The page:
Looming Reforms May Bring Lobbyist Associates Out of the Shadows

Jeff Brindle, Executive Director of the New Jersey Election Law Enforcement Commission, says that legislation that requires greater transparency with elections and lobbying in NJ is something that everyone wants, regardless of political affiliation.

Calls for disclosure of shadow lobbying got a boost recently when Governor Phil Murphy included shadow lobbying as part of his ethics reform package.

The Governor’s recommendation follows on the heels of legislation introduced last session that would capture shadow lobbying by requiring professionals hired by lobbying firms to disclose their employment even though they do not directly communicate with legislators or the Governor’s office.

The legislation, sponsored by Senate President Stephen Sweeney and approved 5-0 by a Senate committee in December, is yet to be introduced in the current session.

Shadow lobbying refers to lobbyist firms employing individuals who do not directly communicate with elected or appointed officials even though they provide services to the lobbying organization that enhance the firm’s ability to influence public policy.

As with modern society in general, issues involving public policy have become increasingly complex.  In response, the nature of lobbying has likewise become more sophisticated.

Though traditional, person-to-person, old school lobbying remains, firms are arming themselves with lawyers, political consultants, public relations professionals, pollsters, researchers, digital and social network experts, and strategic planners to help them navigate the increasing array of issues in order to successfully influence government.

As lobbying firms employ additional weapons to assist them in impacting government, lobbying laws need to be amended in order to acquaint the public of those professionals who ply their skills in assisting with this more sophisticated approach toward influencing the process.

By enacting legislation to require disclosure of shadow lobbying in New Jersey, the Legislature would be undertaking sensible reform in the best interest of the public.

In a 2017 column, I noted that “a new phenomenon called shadow lobbying has taken hold in Washington D.C.” and that “it, too, has implications for New Jersey.”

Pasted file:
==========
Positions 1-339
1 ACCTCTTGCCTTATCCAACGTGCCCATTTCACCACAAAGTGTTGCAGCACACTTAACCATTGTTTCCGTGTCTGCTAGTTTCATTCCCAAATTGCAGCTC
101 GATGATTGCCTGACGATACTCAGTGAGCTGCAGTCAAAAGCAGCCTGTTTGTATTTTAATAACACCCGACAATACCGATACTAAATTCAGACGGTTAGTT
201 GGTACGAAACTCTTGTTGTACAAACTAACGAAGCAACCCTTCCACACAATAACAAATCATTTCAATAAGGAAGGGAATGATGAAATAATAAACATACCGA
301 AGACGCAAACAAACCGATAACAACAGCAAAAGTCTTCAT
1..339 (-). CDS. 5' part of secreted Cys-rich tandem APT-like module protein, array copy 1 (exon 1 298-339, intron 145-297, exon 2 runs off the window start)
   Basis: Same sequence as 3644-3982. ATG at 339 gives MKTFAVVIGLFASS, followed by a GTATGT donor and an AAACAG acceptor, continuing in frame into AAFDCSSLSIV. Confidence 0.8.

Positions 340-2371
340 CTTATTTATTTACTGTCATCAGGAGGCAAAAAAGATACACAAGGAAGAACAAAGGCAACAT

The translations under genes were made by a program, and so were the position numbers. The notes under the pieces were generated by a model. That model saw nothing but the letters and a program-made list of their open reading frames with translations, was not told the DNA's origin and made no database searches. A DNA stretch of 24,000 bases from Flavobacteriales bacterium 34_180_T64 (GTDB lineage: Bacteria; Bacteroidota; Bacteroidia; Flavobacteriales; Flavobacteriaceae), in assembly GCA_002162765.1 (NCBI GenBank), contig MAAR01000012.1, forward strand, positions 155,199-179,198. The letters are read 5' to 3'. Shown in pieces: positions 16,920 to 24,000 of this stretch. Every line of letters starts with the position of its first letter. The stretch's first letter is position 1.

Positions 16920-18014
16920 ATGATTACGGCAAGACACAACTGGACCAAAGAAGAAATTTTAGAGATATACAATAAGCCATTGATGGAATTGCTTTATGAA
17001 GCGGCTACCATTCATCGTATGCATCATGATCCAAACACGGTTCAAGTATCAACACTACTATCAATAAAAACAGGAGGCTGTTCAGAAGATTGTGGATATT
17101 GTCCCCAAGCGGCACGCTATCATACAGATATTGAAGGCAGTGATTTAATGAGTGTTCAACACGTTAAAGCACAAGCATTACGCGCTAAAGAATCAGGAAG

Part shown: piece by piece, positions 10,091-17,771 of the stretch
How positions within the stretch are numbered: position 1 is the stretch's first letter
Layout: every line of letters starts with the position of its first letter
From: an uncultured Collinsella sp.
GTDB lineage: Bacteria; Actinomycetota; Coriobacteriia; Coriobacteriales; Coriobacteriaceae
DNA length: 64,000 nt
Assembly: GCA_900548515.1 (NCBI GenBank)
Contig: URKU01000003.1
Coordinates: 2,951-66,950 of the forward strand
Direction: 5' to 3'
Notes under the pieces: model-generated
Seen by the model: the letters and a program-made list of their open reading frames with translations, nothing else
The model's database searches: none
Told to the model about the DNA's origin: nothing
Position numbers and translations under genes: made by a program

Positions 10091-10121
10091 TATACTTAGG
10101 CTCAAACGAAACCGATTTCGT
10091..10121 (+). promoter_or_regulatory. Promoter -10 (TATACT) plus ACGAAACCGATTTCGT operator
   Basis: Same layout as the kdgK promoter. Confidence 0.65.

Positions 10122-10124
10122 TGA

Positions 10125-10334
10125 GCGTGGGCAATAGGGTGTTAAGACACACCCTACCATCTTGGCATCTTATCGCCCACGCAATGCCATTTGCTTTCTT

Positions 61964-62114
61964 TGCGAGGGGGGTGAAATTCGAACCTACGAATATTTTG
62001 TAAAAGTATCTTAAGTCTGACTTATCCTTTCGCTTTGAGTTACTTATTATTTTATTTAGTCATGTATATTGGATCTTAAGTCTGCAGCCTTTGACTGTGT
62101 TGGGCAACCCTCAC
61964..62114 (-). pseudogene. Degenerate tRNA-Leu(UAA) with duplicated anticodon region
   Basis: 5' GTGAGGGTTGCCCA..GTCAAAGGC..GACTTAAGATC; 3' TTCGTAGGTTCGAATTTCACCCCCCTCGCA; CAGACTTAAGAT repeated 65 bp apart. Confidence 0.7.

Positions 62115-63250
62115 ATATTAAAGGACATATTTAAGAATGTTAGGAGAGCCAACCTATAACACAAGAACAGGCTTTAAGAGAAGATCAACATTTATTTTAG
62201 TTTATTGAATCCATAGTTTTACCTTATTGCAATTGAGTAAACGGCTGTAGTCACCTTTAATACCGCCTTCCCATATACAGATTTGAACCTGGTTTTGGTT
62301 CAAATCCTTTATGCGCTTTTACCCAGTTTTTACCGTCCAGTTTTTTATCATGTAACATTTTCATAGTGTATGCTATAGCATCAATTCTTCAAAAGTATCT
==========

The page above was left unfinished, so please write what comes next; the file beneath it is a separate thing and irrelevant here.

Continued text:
Even two years ago, it was clear that the lobbying community in New Jersey was every bit as innovative as federal lobbyists.

As with the growth of independent, outside groups, shadow lobbying may have started at the federal level, but now has trickled down to the state level. New Jersey is no exception.

Interestingly, just as the growth of independent groups has resulted in less transparency in the electoral process, the increase in shadow lobbying may be contributing to a decrease in the number of registered lobbyists and thereby to less overall disclosure of lobbying activity.

For example, the Center for Responsive Politics, alluding to activity at the national level, suggested in a 2017 report, “what has become more prevalent over the last decade are hordes of lobbyists deliberately moving into the shadows to avoid the consequences of registration.”

Moreover, 2,100 federal lobbyists in 2016 reported no lobbying activity though a majority still worked for the same employer.

According to the Center’s most recent information, there has been a 20 percent decline in registered lobbyists since 2007, from 14,827 to 11,862 in 2019.

New Jersey has witnessed a similar, though smaller, downward trend in registered lobbyists.  In 2019 there were 947 registered lobbyists compared with 1,043 in 2008- a 9.2 percent falloff.

It is unclear exactly what caused this decline.

But one answer could be the fact that under current law, those that make significant contributions to lobbying firms without communicating directly with state officials have no legal obligation to register or report as governmental affairs agents (lobbyists).

Expansion of reporting of lobbying activity has been done before without major difficulties.

Before new laws took effect in 2004, the public had no idea how much lobbyists spent lobbying executive branch officials, or how much they expended on large media buys called grassroots lobbying because it seeks to mobilize the public for or against legislation.

Now they do.

Yesterday (March 9, 2020), the Election Law Enforcement Commission released its annual analytical press release on 2019 lobbying activity.   The report showed that lobbying activity in New Jersey exceeded $100 million, the highest ever reported.

It is unknown how much of that lobbying was due to the help of professionals hired by New Jersey’s lobbying firms.  However, if those consultants were required to disclose their names, services and fees, the public would get a much fuller picture of lobbying in the Garden State.

As  Sheila Krumholz, Executive Director of The Center for Responsive Politics, has stated: “It’s time to revisit the rules and close the loopholes, so that disclosure is meaningful, providing comprehensive information . . .”

Jeff Brindle is the Executive Director of the New Jersey Election Law Enforcement Commission. 

The opinions presented here are his own and not necessarily those of the Commission.

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